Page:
You can also consider something that’s water resistant. I’m not one to leave my work gloves out in the open or any sort of weather, so I know that they’re going to hold up. And they will for years with proper care!
Frequently asked questions
Can I turn my backyard into a homestead?
You can absolutely turn your backyard into a homestead! My husband and I are creating an urban homestead with the hopes of growing all of our food one day. But until then, we’re utilizing what we have! And you would be surprised about how much food we can grow on our little plot of land!
How do you homestead without a farm?
You homestead without a farm by fostering your independence. Can you get away from a grocery store by shopping at a mom-and-pop store? Can you grow your herbs? Can you source your meat from a local farmer? Can you make all of your beauty products? There are so many things you can do to foster your independence!
This is also the key to what modern homesteaders have mastered. We’re able to continue living the life we love on a small plot of land. Make what you have work for you!
Heirloom seeds – In my opinion, seeds are going to depend on where you’re growing your food. I know trusted companies have sold something like a flower mix, and the seeds ended up being something different than what was advertised.
On our homestead, we aren’t picky. We have Burpee brand seeds available to us, and we have had great luck with them. I choose organic where I can because I know the yield I get with organic seeds is produced without any manufactured steroids. Organic plants are also quicker to adapt to my growing climate, meaning the seeds I save will perform better year after year.
Harvest Basket – If you’re looking for a quick way to get a harvest basket, Amazon is a great way to fulfill that need. Here’s an affiliate link to an affordable harvest basket that could easily double as an egg basket. Because let’s be real – you know there’s always going to be more than what fits in an apron in the garden! This harvest basket is small and makes a great introduction to any basket collection. Like cast iron, be on the lookout for sturdy harvest baskets when visiting thrift stores.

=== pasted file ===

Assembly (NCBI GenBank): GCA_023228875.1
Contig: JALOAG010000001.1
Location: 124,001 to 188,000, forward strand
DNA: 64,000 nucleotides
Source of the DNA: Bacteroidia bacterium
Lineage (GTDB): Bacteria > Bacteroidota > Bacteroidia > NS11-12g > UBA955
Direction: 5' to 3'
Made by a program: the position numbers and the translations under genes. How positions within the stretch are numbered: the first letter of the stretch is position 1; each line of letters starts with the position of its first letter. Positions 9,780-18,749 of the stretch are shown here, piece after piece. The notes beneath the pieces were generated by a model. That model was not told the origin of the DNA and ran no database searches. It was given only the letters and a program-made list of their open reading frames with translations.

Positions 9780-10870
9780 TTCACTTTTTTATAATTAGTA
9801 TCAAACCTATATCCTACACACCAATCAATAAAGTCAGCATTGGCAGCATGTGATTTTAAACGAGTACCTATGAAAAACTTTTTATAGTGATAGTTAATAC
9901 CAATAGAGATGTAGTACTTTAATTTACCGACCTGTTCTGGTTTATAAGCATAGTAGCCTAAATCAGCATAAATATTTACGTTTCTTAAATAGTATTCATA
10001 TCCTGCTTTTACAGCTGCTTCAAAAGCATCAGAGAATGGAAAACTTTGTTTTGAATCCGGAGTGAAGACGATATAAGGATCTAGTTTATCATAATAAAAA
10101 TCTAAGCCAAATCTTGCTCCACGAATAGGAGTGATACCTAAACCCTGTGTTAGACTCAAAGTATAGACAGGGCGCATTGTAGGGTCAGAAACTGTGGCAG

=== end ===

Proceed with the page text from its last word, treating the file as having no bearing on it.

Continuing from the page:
Diatomaceous Earth – Food grade DE is such a versatile product. I use DE with chickens (read how in this blog post) and in the garden. I’m all about utility! I encourage you to invest in food-grade DE, though. That is safe and can be trusted for use around chickens or garden produce that may not get clean.
Garden Tools – Obviously, every gardener may have their preference when it comes to what tools they use. If you’re talking to a beginning gardener, this hand tool set is a great place to start. For something a little more heavy-duty, consider a pair of pruning shears.
Natural Pest Control Measures – This is a controversial topic. There is so much that goes into pest control – the ingredients, the duration of protection, the impact on surrounding areas of your property, the impact on your health, and so much more. So know that there’s a lot to discuss, but I want to remind you that you need to do your research, as I have done mine.
We like to lean toward more natural ways of dealing with pests in the garden for two reasons. Number one – my children are my little shadows. Where I go, they go. I have to be mindful of what I’m exposing them to. Thus, more natural remedies usually require a bath with a mild soap to remove from skin and clothes. Second, I’m using this directly on my food. And it will stay in my soil. I want to be sure what I’m using will not affect my produce or cause lasting damage to future crops!
For insect pests like squash bugs, vine borers, etc., I use neem oil. For ants, I’ve had great luck with a sugar water borax solution. In other cases, I’ve had great luck using diatomaceous earth to deter things that fly or that may not be at the root of a plant. And finally. I always try to keep on top of pests by mulching around my plants or even plucking bugs off my plants into warm, soapy water in a cup. For that, I use castile soap.
This is a long list, so buckle up!
If you don’t know much about our story, you can always check out my About Page. For the short story, you need to know my husband was raised on an industrial turkey farm. The knowledge he gleaned from his time there has been very valuable as we continue to raise our flock. Primarily because we knew the right tools we would need to raise chickens! These have all made a great addition to our urban homestead. I hope that these products and tips help you, too!